Buy-to-let investment: Renovating for profit

Updated on 13 March 2018 | 0 Comments

Refurbishing a buy-to-let can be a great moneyspinner - or a minefield. Don't start until you read these top tips

It might sound simple enough: you buy a bargain run-down house, do it up, rent it out to impressed tenants who never want to leave and eventually sell it on for a hefty profit. 

In reality, renovating a buy-to-let for profit can be a challenge, involving a lot of research, planning and decision-making that will make or break the success of your new business venture. 

But this needn’t be a stressful ordeal by default. Or, at least, it needn’t be a stressful ordeal that results in such pitiful profit you wonder why you bothered.

Here are some handy tips for renovating your bricks and mortar for maximum financial return, both in terms of rental income and future sale:

Renovating for profit: Budget like your life depends on it

The biggest pitfall is getting so carried away with the project that you forget that the point is to make you money, not lose it! You will have researched the average rents for your area, so do not spend more on renovating and redecorating than you could ever make back. 

Your tenants will be expecting to get what they pay for, so unless you are targeting the luxury market, rein your spending in and prioritise practicality. Know why you are making each change, and remember to keep receipts to file as expenses when you come to do your tax return.  

Decide on a target market before you design the layout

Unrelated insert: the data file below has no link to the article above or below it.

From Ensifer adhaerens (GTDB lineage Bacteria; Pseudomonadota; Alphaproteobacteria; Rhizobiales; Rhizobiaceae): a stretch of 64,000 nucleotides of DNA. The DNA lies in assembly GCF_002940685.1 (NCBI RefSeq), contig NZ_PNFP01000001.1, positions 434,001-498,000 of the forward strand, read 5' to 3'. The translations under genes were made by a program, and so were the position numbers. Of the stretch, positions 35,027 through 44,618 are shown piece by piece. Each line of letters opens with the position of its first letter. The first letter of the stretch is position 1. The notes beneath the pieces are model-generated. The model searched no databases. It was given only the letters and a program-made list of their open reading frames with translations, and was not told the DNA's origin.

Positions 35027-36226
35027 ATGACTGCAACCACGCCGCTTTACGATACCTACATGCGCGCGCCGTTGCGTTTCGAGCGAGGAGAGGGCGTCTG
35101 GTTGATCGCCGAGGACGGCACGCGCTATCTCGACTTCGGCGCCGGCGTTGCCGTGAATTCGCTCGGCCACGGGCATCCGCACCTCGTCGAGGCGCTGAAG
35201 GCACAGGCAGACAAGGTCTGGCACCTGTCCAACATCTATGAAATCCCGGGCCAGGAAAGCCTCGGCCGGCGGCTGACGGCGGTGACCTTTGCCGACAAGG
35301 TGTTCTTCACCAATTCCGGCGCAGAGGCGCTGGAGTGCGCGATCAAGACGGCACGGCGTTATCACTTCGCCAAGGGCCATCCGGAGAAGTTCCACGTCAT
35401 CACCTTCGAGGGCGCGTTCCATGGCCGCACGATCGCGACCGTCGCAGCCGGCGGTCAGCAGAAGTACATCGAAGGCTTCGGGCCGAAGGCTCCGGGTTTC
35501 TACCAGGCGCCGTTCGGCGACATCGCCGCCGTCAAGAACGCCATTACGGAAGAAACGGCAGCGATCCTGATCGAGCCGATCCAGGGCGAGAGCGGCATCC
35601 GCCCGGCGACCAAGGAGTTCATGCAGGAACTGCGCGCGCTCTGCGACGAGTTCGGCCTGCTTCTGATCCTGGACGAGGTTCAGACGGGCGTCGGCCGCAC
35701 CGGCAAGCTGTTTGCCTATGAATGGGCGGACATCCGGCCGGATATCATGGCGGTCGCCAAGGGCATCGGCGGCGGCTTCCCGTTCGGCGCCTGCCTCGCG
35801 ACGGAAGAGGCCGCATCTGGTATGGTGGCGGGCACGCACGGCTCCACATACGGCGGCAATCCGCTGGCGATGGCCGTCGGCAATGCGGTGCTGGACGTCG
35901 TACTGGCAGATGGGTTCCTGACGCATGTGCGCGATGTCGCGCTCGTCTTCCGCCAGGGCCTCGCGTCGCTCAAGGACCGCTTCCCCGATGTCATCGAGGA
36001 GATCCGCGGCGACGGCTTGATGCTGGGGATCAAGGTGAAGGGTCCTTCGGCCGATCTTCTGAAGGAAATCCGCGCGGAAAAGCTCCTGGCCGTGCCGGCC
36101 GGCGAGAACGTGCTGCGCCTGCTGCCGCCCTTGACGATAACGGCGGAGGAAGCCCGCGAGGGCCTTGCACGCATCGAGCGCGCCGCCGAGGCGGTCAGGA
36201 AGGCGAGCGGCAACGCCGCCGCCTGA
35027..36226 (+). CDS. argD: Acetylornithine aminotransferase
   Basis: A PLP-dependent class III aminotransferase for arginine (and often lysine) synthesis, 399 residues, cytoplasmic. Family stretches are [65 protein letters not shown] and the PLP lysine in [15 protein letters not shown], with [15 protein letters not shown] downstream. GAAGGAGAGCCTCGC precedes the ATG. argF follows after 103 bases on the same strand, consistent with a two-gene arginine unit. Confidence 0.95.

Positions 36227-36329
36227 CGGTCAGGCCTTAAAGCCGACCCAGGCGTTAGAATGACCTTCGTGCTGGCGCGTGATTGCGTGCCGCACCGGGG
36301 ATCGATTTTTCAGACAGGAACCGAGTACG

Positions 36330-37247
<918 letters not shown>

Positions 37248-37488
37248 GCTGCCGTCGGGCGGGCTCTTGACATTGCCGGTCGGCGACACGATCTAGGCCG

For maximum yield, design the layout of your buy-to-let property with your prospective tenants in mind. Families, for example, will need large kitchens and living areas and may prefer two bathrooms to one bathroom and a small study or box room. 

READ MORE: Your 12-point checklist for choosing a buy-to-let property

Students need to fit a lot into their bedrooms and in the most popular neighbourhoods, you may choose to convert a living room into another bedroom to boost income. Professional sharers, particularly couples, will want something bright, spacious and comfortable that represents a step-up.

Renovating for profit: Attic bedroom conversion
Converting an attic space into an extra bedroom is costly but will increase rent and adds an average of 11% to your property's value

Space is king

The more space you can add to your home, the more desirable it will be to tenants and the more you can charge, plus it can boost the value of your home when you come to resell. Convert unused attic space into a master bedroom, expand a cramped kitchen into the garage, extend into the side return and consider adding a mezzanine level into a room with high ceilings. 

Even modest extensions can add thousands of pounds to a property's value. Such improvements usually require planning permission, so allow time for the application process and consider employing an architect with knowledge of your local authority to help get plans through hassle-free.

Convert the property into an HMO

Houses in Multiple Occupations (properties rented by three or more tenants from different households, often students) can be lucrative as they allow you to collect more rent, but bear in mind that you will need to meet legal requirements, starting with securing an HMO licence.

Rules around fire safety are particularly strict: smoke alarms must be installed, electrical appliances must have safety certificates and you will need to send a gas safety certificate to the council every year. Converting a property into an HMO can be costly and time-consuming, so budget meticulously and think carefully about whether or not you can afford to wait for a return on your investment. New build houses are the fastest route in to the HMO rental market.